What I wish we had, which more and more big cities do have, is a living wage. Someone who works thirty to forty hours a week should be able to afford housing, heat, food, clothing and a telephone, but the federal minimum wage doesn't enable that in most small communities, let alone in bigger communities where costs of living are higher. Poverty would be much less of a problem if all businesses had to pay their employees enough to live on.

Ben S said...

The thing that Lawrence Mead always fails to mention is that his Wisconcin experiment in the 90's was actually a failure, and that most people who went through the process of being taken off of US social security and forced into work ended up living below the poverty line - even with state support (tax credits) only 40% lived above the poverty line.

(Love the blog - sometimes anger is good typing-fuel!)

Casdok said...

Well said.

Carl Thompson said...

Great post, and a wonderful blog you have going here!

S. said...

I own a small business in Philadelphia: the minimum wage here is the federal minimum wage of $7.25--more or less £4.50--but the living wage, which depends on how many people are in a household, is $9 for one adult and $27 for a two-adult, two-child family (or $13.50/working adult if both adults work full time). The city just passed an ordinance that would require some businesses that benefit from "city financial aid," (including various tax breaks and development incentives), to pay employees 150% of the federal minimum wage. That would still be less than a living wage for people with dependents, but closer. The law doesn't kick in until July, so no idea how it will play out.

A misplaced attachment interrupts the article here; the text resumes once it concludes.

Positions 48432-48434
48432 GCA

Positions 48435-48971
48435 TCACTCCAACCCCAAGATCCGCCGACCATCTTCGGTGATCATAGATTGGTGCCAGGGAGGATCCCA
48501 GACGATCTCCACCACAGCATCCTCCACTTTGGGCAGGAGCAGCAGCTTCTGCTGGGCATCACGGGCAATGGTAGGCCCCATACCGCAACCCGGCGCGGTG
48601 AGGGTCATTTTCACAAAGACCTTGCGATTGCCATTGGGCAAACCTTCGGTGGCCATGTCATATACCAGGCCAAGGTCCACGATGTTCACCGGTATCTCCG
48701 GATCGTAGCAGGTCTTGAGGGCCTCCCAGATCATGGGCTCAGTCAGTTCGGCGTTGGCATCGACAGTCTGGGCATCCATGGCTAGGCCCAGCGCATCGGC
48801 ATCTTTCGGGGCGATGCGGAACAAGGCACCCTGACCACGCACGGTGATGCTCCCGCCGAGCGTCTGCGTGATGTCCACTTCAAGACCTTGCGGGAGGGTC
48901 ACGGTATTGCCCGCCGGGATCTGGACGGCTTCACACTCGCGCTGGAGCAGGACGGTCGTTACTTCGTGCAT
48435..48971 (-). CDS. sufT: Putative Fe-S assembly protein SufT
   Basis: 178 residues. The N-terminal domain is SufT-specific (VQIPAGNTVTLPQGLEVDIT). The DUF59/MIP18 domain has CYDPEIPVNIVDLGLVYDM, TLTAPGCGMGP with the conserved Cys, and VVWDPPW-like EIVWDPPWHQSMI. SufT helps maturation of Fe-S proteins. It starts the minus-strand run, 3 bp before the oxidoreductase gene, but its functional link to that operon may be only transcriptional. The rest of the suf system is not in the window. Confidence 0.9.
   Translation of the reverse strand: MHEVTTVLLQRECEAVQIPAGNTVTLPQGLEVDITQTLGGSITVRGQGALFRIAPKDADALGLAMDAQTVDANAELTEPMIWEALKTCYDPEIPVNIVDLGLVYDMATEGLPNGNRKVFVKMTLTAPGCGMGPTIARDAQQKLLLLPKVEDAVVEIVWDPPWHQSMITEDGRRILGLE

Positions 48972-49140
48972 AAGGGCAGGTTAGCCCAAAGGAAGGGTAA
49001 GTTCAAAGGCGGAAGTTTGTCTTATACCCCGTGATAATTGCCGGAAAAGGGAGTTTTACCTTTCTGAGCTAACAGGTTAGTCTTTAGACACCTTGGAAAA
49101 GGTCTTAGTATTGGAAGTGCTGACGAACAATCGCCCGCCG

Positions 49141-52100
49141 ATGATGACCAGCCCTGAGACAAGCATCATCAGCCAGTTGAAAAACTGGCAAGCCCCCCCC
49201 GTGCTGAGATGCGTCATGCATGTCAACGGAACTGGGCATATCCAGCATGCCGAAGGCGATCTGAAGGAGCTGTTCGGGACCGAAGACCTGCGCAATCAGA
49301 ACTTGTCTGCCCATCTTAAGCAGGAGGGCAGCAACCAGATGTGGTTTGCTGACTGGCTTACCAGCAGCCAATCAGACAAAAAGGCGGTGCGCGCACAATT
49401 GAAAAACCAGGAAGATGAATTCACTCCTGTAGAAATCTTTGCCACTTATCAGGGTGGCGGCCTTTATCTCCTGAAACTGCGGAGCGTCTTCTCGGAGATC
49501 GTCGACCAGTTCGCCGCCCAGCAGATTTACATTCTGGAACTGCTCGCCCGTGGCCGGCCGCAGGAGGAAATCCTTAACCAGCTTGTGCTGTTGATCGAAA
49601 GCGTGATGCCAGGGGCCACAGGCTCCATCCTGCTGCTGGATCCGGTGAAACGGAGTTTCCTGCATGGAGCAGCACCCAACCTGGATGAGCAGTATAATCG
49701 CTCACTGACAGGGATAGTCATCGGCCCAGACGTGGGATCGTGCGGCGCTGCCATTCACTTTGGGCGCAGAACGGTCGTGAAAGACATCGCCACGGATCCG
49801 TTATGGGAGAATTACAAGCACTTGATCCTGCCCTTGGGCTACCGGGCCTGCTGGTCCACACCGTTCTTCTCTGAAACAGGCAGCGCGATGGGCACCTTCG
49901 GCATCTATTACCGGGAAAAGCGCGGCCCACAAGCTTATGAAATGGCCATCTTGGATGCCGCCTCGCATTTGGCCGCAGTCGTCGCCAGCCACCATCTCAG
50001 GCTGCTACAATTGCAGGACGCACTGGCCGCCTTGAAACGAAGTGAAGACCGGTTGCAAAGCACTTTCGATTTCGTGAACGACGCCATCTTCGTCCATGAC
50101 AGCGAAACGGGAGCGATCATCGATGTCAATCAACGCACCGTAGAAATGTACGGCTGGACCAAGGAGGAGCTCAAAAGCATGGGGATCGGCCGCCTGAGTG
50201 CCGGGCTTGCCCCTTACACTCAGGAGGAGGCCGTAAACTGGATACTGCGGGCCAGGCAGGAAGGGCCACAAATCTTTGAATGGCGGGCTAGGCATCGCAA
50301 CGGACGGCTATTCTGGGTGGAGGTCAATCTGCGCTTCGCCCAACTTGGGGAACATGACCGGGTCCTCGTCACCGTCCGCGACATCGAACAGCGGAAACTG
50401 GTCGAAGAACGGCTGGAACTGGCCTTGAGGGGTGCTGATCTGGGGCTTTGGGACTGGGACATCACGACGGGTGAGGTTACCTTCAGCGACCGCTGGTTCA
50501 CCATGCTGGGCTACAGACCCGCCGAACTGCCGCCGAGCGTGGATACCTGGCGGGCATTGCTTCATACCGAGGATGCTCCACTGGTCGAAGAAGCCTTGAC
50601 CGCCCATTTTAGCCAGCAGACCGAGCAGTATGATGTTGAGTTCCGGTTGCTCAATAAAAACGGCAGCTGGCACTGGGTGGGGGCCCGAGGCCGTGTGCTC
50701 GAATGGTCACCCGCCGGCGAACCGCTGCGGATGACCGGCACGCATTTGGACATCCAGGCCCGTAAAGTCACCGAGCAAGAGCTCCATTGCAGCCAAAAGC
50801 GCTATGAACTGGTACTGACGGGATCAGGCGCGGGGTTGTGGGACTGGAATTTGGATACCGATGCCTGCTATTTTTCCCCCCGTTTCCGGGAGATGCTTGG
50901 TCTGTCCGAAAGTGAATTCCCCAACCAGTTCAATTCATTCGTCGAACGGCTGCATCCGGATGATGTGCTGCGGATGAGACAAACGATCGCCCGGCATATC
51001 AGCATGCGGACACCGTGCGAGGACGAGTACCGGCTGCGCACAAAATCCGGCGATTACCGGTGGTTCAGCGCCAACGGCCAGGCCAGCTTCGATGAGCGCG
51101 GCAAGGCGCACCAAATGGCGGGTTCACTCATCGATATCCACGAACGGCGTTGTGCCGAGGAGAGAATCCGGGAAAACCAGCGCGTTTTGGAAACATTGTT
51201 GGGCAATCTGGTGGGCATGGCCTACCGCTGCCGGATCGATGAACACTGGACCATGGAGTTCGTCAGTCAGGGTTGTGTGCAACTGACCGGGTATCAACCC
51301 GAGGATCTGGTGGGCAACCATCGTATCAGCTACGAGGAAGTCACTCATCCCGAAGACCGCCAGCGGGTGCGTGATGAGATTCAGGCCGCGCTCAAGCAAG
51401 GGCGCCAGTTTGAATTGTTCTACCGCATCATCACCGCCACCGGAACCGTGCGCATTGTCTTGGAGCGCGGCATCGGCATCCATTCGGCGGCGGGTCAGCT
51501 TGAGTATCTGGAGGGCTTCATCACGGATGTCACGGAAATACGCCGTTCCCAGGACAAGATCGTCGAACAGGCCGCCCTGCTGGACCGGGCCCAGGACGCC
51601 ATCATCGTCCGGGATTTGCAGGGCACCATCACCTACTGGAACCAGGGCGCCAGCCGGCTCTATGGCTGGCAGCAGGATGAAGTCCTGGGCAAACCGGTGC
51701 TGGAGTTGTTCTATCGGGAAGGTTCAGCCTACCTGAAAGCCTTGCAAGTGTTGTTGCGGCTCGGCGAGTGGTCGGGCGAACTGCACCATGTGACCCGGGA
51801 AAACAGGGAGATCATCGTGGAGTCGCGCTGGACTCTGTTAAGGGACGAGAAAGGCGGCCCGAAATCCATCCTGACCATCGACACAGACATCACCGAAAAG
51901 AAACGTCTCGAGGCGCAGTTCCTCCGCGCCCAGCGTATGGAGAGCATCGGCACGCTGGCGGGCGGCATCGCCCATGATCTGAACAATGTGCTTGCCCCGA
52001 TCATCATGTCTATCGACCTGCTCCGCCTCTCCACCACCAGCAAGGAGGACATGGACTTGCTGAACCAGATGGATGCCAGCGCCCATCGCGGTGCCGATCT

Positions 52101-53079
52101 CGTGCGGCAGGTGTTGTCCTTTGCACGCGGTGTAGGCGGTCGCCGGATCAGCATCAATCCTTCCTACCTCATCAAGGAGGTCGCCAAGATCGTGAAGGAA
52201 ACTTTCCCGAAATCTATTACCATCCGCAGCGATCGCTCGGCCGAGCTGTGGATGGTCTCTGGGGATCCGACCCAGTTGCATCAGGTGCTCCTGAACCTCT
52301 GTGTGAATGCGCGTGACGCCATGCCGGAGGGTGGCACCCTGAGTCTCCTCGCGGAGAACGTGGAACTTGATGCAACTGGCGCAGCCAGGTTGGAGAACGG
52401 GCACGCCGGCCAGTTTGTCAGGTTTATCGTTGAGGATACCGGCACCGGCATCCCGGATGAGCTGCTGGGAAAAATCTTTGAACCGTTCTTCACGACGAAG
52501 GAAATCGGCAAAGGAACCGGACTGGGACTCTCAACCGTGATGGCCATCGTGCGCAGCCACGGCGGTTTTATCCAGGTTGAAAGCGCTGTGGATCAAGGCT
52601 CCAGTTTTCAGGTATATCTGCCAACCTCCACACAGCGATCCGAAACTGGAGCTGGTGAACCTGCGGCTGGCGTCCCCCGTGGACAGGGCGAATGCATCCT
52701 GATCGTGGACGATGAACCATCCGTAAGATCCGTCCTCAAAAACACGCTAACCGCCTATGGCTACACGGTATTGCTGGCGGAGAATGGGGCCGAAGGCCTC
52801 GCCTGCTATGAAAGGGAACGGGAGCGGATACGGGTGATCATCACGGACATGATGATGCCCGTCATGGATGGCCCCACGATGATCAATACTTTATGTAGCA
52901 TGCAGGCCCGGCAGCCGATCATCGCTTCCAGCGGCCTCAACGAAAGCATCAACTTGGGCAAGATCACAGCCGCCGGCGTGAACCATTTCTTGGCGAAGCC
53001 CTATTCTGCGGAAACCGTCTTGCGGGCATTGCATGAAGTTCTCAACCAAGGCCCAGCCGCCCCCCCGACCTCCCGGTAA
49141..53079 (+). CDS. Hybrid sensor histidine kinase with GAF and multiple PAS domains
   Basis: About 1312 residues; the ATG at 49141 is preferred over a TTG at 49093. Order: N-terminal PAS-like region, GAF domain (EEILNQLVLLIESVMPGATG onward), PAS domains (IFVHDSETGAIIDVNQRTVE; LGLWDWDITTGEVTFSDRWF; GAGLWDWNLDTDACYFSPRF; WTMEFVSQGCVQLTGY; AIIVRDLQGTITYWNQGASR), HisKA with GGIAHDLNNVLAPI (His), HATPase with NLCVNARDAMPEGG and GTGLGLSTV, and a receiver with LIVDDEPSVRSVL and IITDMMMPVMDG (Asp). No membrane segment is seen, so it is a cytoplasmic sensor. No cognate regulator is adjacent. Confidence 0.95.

In the US, calling either jobs or workers "minimum-wage" is a good way to disparage them.

Sally said...

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with best wishes

Blake Watson said...

As a person with a disability trying to get off of the system, I think the US (Mississippi) welfare system is something of a black hole. There is much more incentive for me not to work. I wish there was more of a transition scheme in place to gradually decrease my benefits (16 hrs/day of attendant care) proportional to my salary. Instead, there is a salary cap. If I pass it, I lose everything. That de-incentivizes pursuing a career.